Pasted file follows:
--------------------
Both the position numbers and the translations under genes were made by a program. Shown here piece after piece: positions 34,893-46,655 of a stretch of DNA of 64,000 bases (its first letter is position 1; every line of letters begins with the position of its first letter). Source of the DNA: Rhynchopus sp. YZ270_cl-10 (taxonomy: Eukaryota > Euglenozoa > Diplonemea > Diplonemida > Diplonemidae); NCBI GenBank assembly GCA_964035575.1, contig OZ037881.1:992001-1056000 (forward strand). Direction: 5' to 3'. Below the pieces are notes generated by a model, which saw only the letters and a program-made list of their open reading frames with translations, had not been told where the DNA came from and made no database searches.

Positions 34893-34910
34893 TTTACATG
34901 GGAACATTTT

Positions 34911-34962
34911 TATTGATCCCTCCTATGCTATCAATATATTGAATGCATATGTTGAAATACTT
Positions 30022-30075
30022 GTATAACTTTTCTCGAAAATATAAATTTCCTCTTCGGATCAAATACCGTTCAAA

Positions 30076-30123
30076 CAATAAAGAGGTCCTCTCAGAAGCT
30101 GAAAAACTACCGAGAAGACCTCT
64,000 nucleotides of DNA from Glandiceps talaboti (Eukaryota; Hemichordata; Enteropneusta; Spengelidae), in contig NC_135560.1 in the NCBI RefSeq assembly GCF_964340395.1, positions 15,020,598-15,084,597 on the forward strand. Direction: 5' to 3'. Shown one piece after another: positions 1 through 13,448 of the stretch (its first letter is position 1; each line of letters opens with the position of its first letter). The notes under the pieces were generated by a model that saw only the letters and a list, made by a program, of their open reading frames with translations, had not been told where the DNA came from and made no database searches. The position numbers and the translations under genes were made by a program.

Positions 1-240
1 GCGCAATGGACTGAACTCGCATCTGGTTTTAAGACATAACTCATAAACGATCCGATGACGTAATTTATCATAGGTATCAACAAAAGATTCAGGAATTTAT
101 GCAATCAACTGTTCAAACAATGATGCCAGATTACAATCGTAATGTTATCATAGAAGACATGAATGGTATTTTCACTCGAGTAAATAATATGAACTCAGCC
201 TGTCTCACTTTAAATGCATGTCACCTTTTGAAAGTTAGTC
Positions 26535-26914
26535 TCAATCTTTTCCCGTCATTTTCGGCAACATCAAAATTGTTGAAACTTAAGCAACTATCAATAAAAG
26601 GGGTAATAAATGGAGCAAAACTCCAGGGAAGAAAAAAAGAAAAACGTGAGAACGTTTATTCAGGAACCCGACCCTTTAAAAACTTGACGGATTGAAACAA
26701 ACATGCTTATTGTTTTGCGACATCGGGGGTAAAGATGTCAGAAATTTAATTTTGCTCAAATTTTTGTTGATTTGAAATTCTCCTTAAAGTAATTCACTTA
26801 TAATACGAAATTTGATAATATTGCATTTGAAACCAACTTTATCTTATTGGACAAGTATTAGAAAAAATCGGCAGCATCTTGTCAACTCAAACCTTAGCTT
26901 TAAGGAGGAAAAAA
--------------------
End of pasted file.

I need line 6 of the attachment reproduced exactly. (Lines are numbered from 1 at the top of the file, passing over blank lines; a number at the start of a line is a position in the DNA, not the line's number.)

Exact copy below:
34911 TATTGATCCCTCCTATGCTATCAATATATTGAATGCATATGTTGAAATACTT